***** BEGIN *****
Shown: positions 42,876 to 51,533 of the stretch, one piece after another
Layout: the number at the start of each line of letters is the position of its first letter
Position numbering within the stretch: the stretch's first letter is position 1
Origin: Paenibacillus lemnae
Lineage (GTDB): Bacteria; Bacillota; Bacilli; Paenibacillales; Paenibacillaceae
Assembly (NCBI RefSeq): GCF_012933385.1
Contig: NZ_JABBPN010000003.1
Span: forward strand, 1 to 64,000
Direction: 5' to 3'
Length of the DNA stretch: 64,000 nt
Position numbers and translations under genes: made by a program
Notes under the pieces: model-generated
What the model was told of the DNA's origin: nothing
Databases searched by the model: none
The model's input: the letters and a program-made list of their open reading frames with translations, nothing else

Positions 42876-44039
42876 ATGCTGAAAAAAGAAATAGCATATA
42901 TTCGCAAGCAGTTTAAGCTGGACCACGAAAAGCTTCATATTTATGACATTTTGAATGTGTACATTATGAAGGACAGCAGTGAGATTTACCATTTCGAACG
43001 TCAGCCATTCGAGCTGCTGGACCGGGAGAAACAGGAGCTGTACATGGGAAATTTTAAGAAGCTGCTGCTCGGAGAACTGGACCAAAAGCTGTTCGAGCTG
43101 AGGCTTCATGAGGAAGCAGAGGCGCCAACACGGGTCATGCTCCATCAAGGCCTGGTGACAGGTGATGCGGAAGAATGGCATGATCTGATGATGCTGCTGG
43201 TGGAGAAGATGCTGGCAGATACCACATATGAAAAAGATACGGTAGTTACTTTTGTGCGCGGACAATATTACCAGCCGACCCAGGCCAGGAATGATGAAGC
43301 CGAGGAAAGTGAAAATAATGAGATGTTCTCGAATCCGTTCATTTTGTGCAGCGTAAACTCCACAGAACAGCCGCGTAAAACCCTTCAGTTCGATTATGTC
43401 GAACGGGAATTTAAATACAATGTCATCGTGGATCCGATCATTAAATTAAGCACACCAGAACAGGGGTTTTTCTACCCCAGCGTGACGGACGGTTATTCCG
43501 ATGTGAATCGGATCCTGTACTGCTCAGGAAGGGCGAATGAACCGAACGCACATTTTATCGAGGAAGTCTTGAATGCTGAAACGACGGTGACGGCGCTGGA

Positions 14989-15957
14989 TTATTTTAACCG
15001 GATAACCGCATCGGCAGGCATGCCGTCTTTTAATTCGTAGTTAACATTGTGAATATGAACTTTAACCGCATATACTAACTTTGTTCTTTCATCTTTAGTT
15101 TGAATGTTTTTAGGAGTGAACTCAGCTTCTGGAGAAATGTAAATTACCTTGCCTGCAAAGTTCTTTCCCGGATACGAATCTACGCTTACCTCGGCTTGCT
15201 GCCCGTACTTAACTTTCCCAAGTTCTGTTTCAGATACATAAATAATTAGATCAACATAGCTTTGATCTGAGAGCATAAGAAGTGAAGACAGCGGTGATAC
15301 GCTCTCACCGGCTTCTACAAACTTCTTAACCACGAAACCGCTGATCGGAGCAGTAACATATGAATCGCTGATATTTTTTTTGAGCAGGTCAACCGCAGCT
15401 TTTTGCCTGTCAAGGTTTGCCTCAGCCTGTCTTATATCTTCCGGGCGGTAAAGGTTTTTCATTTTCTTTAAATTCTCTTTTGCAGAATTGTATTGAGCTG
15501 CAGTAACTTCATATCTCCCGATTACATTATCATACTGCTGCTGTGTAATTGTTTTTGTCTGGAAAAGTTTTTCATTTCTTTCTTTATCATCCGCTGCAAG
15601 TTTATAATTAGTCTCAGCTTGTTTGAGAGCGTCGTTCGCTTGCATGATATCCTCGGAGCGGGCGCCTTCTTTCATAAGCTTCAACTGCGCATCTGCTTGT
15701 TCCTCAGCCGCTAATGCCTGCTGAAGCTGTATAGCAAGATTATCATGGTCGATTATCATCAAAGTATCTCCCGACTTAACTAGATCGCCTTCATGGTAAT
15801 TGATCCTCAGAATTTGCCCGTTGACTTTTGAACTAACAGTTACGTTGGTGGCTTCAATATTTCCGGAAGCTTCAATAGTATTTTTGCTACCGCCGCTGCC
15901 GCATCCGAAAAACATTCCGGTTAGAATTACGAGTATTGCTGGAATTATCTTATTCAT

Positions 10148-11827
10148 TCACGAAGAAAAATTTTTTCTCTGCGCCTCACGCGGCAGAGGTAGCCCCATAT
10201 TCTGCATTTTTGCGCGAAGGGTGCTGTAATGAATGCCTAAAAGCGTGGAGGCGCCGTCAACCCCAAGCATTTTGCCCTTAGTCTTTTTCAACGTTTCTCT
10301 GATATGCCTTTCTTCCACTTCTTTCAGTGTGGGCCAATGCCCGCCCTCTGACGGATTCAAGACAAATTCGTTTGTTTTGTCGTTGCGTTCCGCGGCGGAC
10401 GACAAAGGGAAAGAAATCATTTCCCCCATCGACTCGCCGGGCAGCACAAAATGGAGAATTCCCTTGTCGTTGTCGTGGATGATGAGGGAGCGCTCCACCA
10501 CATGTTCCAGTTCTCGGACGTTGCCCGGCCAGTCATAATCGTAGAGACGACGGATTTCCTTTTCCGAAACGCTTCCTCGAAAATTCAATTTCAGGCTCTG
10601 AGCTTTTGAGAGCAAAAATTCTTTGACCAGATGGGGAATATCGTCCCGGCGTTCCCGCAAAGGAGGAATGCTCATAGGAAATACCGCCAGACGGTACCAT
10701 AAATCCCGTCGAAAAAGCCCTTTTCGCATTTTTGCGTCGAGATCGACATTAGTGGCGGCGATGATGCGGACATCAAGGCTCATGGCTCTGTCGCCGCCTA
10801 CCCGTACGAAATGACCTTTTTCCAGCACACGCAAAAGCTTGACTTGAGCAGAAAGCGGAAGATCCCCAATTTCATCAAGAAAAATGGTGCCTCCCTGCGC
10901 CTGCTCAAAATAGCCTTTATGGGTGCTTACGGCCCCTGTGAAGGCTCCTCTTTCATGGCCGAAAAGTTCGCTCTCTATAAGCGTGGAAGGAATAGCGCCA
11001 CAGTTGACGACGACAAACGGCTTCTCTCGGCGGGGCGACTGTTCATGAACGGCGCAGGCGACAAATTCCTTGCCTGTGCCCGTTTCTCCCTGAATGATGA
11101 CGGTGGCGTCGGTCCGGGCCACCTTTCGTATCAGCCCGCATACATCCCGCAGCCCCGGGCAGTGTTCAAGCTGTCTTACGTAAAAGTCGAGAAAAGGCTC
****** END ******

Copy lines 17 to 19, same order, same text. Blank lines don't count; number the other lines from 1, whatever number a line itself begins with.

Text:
42876 ATGCTGAAAAAAGAAATAGCATATA
42901 TTCGCAAGCAGTTTAAGCTGGACCACGAAAAGCTTCATATTTATGACATTTTGAATGTGTACATTATGAAGGACAGCAGTGAGATTTACCATTTCGAACG
43001 TCAGCCATTCGAGCTGCTGGACCGGGAGAAACAGGAGCTGTACATGGGAAATTTTAAGAAGCTGCTGCTCGGAGAACTGGACCAAAAGCTGTTCGAGCTG